General Election Results 2017

22 July 2017

Thanks to everyone who voted for us in 2017!

We influence public opinion and other parties’ policies by the strength of our vote so every vote does matter, and we aim to build on these results in future elections.

West Dorset

Our results in West Dorset in the 2017 general election mirrored the national picture for the Green Party with our  vote share at 2.7% down on our 2015 share of 5.7%,  although still higher than previous elections in 2010 and 2005.

Thanks go to our excellent candidate, Kelvin Clayton, who performed brilliantly at hustings and in the press, and to everyone else who worked on the campaign.

In 2015 we received support from people who saw through the failing austerity policy of the coalition government. In 2017 some of these voters most probably switched to Jeremy Corbyn’s Labour party.

The picture more generally was that UKIP didn’t stand in West Dorset in 2017 (they polled 13% in 2015). The Conservatives polled 56%, (up by 5%) and Labour 18% (up by 8%), Lib Dems 24% (up 2%) and Greens 2.7% (down by 3%).

Full results from Wikipedia:

 West Dorset results

South Dorset

In South Dorset our share of the vote at 4.4% was very similar to the 2015 result. This bucked the national trend and made South Dorset the Green Party’s 11th highest performing constituency nationally. Only the Greens in Bristol West performed better in the South West of England. This can be attributed to building on our strong local election results and the presence of two county councillors in the constituency, and also the popularity of our candidate, Dr Jon Orrell, who is a well known GP, born and bred in Weymouth!

The picture more generally was that UKIP didn’t stand in South Dorset in 2017 (they polled 15% in 2015). The Conservatives polled 56%, (up by 7%) and Labour 34% (up by 9%), Lib Dems 6% and Greens 4.4%.

Full results from Wikipedia:

 South Dorset 2017


Electoral Reform

The big obstacle facing smaller parties like the Green Party in general elections is the electoral system of First Past the Post. This unfair and outdated system encourages non-Tory voters to vote tactically for the party they think most likely to beat the Conservatives. It devalues people’s real wishes; it distorts politics both locally and nationally with most attention devoted to marginal constituencies; and it turns people off politics if they believe that theirs is a “safe seat” for the Tories.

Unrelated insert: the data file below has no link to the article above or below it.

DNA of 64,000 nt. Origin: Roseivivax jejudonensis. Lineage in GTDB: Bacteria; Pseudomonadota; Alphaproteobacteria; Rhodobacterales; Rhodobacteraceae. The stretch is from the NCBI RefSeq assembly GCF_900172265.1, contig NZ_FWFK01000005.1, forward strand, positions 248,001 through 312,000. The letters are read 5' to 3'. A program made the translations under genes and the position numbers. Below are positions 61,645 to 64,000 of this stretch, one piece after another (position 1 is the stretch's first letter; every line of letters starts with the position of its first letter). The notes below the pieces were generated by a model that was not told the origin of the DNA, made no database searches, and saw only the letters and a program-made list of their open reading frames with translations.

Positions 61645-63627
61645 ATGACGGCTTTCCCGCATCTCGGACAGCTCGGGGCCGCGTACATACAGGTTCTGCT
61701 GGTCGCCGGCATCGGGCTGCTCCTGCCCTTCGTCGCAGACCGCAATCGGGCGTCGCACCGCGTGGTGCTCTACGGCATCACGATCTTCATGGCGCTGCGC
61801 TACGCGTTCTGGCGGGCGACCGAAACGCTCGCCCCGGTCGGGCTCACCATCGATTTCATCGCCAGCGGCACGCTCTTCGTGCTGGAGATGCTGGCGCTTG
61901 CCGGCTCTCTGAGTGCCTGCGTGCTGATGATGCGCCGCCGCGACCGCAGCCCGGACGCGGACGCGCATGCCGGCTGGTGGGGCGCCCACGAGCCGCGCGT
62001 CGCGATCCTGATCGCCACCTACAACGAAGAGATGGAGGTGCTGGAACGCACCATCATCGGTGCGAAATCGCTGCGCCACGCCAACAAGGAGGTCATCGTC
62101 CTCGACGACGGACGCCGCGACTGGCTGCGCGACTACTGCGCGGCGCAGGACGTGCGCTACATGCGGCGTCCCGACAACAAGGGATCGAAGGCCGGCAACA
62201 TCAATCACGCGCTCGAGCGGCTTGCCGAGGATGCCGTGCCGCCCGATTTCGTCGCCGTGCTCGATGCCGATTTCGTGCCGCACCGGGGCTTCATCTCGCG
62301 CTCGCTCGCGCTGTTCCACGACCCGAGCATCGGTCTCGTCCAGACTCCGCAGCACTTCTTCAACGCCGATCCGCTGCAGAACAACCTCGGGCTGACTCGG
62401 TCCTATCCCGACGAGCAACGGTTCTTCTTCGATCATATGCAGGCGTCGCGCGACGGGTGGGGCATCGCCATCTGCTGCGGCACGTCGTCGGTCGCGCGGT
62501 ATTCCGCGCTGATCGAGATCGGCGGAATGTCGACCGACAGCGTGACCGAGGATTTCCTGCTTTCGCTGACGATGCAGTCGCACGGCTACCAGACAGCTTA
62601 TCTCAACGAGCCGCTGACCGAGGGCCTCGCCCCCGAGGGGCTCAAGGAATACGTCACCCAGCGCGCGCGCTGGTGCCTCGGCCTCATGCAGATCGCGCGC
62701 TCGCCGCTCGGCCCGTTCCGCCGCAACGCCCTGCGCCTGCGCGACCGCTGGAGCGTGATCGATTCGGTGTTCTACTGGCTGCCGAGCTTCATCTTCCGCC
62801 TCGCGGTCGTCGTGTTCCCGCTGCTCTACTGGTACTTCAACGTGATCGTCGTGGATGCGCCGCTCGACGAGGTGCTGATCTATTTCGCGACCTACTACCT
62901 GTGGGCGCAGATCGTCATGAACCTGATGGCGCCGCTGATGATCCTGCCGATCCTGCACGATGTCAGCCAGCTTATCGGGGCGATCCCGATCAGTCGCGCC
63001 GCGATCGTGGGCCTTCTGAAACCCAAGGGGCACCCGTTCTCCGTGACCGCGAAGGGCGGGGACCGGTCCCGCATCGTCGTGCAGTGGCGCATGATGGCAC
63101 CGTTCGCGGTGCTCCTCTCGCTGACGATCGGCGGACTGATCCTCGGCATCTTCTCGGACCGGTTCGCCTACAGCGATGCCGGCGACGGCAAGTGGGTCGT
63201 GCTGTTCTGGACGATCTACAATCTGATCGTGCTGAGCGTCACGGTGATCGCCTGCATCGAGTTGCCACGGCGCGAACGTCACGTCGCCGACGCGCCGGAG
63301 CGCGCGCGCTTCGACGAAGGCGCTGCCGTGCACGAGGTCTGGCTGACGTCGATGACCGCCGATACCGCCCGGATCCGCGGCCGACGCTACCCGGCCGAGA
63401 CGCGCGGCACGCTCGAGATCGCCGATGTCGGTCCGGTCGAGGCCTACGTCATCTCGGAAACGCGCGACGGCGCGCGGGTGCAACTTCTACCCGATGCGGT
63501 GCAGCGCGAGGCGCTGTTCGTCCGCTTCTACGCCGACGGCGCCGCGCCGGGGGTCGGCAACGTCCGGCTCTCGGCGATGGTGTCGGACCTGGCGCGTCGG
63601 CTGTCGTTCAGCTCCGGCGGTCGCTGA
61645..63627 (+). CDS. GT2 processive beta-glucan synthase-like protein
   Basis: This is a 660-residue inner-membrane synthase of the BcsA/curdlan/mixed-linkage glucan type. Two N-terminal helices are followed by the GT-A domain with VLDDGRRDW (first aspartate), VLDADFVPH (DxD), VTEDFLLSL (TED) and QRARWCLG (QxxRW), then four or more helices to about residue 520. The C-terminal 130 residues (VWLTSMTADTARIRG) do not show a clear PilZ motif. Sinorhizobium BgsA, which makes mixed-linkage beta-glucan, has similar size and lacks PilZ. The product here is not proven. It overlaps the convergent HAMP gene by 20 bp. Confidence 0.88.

To have a good society we need citizens to be engaged and for their votes to be fairly reflected in the parliament that results.

So we favour a Proportional Representation voting system, as do the majority of the UK public.  Examples of PR are:

- STV (Single Transferable Vote) as used in Scottish Parliament elections and the elections for the London Assembly.

- and AMS (Additional Member System, sometimes called MMS, the Mixed Member System) as used in Germany and New Zealand.

It has been shown that countries which use PR have a more equal society and higher voter turnouts. Every country with more than 40% women in its main legislative chamber uses PR.

More information on PR can be found in this compelling report produced by the Labour Campaign for PR.

Labour Party policy is currently to keep the unfair FPTP system against the wishes of 75% of their members. The question is: will Labour endorse a fair voting system in the interests of democracy and the country? Or will it now ignore democratic issues and believe it can win and hang on to power under an unfair and destructive system?

You can join the campaign for PR by supporting a non-party political organisation such as Make Votes Matter.

Meanwhile, the Green Party will continue to stand up for what is fair and just - join us!